Tuesday, January 8, 2008

Why Thin-Film CIGS Solar Cells Are Poised for Big Growth

From RenewableEnergyAccess:

As the solar industry continues to report impressive growth rates each year, companies with proven solar cells at market price are not having much difficulty finding customers for everything they can produce. This also applies to new technologies such as thin-film solar cells.

Investment in thin-film CIGS-(Copper, Indium, Gallium, and Selenium) based solar cell manufacturers has been very robust, with companies such as MiaSole, Global Solar, NanoSolar, Solyndra and others receiving significant funding to support their growth. This indicates confidence in thin-film CIGS technology.

Thin film is a process where material from a target source is coated onto a substrate via a plasma field. These thin films are minuscule — angstroms to microns thick — and therefore use a very small amount of material to achieve most coating thickness goals. Silicon solar cells use a wafer of Silicon (Si) — a 10 story building in thickness compared to thin films that are just microns thick.

The benefit to using a CIGS process is that it has the potential to dramatically reduce the cost of manufacturing with a high production yield. That means that when the CIGS thin-film process is perfected, the cost of CIGS solar cells will likely come down. [Nanosolar has announced their CIGS cells at an eye popping $.99 /Watt. They have thrown down the financial gauntlet to all other solar cell manufacturers.]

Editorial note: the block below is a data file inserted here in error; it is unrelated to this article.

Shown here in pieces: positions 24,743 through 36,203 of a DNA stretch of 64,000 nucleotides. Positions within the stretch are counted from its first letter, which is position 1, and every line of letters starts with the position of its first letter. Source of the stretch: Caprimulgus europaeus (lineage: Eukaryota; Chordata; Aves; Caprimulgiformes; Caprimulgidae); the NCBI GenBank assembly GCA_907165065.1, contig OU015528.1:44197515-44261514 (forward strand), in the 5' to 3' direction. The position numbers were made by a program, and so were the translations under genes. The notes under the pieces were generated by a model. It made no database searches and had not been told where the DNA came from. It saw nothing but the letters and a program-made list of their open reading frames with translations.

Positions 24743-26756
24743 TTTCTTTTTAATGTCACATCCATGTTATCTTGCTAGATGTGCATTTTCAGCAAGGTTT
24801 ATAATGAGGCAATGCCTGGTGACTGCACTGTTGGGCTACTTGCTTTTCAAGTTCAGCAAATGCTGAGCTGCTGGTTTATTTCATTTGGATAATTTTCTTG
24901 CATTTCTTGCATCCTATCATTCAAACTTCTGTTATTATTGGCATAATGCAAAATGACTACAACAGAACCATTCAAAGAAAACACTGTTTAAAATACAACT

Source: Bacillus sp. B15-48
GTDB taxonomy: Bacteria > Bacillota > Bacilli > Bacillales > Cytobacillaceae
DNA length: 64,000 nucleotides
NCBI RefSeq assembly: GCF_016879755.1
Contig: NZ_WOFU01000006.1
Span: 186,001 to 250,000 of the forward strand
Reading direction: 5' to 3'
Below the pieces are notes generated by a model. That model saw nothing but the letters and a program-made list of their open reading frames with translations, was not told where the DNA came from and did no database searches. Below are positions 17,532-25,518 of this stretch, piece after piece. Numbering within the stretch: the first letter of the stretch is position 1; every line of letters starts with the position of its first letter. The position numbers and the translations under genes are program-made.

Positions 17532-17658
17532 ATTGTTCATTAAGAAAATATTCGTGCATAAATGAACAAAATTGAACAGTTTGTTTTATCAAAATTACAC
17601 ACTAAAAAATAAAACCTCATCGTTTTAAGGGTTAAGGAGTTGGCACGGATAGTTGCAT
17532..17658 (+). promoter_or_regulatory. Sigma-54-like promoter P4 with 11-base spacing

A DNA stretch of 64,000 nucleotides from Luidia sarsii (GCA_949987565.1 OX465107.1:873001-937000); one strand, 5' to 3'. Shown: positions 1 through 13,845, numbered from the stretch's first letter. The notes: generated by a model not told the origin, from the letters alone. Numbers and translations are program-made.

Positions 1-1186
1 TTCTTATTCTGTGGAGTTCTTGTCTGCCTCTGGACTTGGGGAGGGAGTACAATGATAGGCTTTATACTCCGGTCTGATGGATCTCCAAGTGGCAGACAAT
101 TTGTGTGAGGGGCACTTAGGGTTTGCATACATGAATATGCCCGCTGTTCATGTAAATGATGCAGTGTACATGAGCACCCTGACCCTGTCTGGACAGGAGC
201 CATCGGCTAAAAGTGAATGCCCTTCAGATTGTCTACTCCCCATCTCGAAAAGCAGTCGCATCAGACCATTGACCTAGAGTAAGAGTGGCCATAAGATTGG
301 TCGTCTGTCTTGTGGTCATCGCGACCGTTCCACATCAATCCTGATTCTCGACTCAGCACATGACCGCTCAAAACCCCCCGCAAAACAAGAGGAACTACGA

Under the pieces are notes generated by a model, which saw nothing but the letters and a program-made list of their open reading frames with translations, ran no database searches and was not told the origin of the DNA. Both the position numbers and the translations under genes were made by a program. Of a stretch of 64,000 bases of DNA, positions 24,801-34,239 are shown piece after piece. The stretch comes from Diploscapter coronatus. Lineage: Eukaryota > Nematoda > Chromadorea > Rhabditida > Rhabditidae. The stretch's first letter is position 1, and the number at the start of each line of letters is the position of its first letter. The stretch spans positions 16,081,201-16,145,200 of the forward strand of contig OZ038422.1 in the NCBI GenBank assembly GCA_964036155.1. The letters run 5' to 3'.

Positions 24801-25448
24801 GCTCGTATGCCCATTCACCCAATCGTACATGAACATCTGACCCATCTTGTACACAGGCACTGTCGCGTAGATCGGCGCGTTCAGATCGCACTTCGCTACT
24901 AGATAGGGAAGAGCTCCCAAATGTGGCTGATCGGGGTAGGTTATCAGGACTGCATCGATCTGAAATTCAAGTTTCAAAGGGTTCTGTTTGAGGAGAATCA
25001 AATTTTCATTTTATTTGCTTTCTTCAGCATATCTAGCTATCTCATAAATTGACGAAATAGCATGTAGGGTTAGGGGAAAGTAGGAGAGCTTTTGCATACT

Solar cell production cost is dependent on the cost of the raw materials and the recent silicon shortage is driving material costs up for silicon-based solar cells. The shortage is compounded by the ever increasing demand for silicon in semiconductor industries. This shortage is providing additional incentive for investment in alternative thin-film solar cell technologies. In an attempt to determine some actual costs, I discovered that all solar thin-film companies view their costs as a closely guarded secret. They felt that revealing costs would give competitors an understanding of price elasticity (margin) and therefore they didn't want to talk about it....MORE